Using the Idea, Development, Exploration, Assessment, Long-Term Study Framework for Devices (IDEAL-D) to Better Understand the Evolution of Evidence Surrounding Fenestrated Abdominal Aortic Endovascular Grafts Article Report uri icon


MeSH Major

  • Arthroplasty, Replacement, Hip
  • Arthroplasty, Replacement, Knee
  • Outcome Assessment (Health Care)
  • Patient Satisfaction
  • Quality of Life


  • © 2019 The use of fenestrated endovascular devices for repair of complex aortic aneurysms has increased to nearly 5,000 implantations annually among Medicare patients in the United States in recent years. Given that nearly all aspects of treatment for minimally invasive aortic intervention rely on medical devices to better care for patients with vascular disease, clearly understanding how new and innovative technology evolves over the life cycle of a medical device is an essential skill set for cardiovascular physicians. Despite the need for this understanding, there is no standard framework upon which cardiovascular physicians, regulators, and patients can rely on to better understand the evolution of evidence from product inception through adoption and long-term effectiveness evaluation. As the aforementioned devices are increasingly and broadly used, the need for a formal framework for regulation and device approval has emerged. The goal of this review is to describe the Idea, Development, Exploration, Assessment, Long-term Study Framework for Devices (IDEAL-D). This framework is a model developed recently by an international panel of experts dedicated to better understanding the data steps necessary to bring a device from idea to routine practice and further to marketing, approval, and monitoring. In this review, we use the example of fenestrated endovascular aortic devices to illustrate the IDEAL-D framework, how it can help cardiovascular physicians improve their understanding of new technology, and the evidence which surrounds it from inception to long-term use.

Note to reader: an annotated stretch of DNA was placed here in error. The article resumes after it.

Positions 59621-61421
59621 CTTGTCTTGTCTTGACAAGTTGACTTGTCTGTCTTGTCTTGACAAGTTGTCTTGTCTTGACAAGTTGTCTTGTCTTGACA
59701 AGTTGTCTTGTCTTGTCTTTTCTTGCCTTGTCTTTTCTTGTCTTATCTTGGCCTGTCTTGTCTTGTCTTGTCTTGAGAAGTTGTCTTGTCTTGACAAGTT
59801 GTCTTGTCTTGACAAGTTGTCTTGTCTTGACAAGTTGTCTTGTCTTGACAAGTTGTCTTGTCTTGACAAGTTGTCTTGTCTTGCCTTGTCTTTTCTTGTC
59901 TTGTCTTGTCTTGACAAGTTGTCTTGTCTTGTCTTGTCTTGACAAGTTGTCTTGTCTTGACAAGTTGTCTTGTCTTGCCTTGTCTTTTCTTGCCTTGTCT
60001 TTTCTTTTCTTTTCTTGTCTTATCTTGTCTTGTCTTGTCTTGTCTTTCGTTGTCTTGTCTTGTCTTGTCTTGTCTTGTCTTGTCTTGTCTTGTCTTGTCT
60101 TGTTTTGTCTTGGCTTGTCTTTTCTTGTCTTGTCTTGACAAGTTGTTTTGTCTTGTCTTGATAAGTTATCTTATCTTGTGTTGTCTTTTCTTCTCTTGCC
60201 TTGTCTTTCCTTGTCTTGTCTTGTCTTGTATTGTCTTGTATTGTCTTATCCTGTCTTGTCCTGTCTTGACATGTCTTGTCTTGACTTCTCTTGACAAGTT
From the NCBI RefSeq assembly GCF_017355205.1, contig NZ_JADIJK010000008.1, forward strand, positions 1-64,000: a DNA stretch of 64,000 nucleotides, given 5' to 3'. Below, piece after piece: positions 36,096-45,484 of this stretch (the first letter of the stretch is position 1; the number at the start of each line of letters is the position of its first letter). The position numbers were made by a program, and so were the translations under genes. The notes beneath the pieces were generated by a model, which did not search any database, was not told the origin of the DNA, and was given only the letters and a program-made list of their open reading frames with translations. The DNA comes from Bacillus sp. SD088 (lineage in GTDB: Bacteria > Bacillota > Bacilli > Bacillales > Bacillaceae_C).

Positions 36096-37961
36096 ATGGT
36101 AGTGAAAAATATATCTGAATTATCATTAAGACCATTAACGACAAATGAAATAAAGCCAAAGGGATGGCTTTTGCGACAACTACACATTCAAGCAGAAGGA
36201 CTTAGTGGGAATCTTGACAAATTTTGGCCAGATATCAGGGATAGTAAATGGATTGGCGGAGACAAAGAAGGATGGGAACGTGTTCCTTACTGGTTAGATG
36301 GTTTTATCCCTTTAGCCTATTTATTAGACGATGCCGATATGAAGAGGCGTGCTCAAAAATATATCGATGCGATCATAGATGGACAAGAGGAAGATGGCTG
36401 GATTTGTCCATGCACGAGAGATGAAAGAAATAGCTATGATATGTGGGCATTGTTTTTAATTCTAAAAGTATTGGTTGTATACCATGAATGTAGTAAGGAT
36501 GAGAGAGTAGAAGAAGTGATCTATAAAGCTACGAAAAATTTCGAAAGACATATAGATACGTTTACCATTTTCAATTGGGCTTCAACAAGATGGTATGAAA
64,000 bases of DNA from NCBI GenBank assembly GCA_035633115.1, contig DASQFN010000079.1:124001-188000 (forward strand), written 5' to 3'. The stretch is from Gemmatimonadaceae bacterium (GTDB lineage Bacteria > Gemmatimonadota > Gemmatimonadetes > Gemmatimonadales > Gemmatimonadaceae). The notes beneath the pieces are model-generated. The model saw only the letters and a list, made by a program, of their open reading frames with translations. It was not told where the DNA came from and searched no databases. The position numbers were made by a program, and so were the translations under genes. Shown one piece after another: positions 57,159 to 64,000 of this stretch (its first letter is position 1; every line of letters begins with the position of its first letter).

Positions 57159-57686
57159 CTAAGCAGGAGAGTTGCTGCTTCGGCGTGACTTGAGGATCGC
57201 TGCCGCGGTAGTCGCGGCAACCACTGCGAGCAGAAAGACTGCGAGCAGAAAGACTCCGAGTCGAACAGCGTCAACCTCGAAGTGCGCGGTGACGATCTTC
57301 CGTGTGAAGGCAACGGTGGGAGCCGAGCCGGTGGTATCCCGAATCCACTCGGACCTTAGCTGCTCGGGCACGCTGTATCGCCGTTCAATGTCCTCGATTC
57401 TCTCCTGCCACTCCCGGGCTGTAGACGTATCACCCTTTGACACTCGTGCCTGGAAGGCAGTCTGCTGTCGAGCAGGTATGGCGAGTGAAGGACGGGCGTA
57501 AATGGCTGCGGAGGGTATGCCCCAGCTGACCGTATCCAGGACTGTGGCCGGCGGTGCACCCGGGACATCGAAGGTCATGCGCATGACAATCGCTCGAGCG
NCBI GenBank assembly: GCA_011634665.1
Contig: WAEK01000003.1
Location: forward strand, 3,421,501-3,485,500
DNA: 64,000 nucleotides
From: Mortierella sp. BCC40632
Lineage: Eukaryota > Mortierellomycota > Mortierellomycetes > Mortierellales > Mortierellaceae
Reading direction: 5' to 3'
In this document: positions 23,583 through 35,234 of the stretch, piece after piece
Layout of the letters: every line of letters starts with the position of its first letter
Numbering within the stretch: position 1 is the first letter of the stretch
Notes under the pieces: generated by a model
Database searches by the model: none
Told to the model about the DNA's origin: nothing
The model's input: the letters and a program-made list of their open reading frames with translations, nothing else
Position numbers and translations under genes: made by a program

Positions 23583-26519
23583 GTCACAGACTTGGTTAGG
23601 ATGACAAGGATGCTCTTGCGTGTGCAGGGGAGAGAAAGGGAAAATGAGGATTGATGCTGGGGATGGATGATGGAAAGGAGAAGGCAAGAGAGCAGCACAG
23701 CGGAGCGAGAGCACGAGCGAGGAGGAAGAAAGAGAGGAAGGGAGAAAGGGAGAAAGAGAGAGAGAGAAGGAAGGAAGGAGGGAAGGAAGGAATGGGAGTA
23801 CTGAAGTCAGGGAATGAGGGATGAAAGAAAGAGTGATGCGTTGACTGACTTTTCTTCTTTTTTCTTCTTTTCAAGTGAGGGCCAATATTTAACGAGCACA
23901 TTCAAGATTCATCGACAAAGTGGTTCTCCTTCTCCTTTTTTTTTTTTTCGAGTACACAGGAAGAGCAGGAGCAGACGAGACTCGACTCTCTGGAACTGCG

publication date

  • January 2019



  • Report


Digital Object Identifier (DOI)

  • 10.1016/j.avsg.2019.02.010

PubMed ID

  • 31009709

Additional Document Info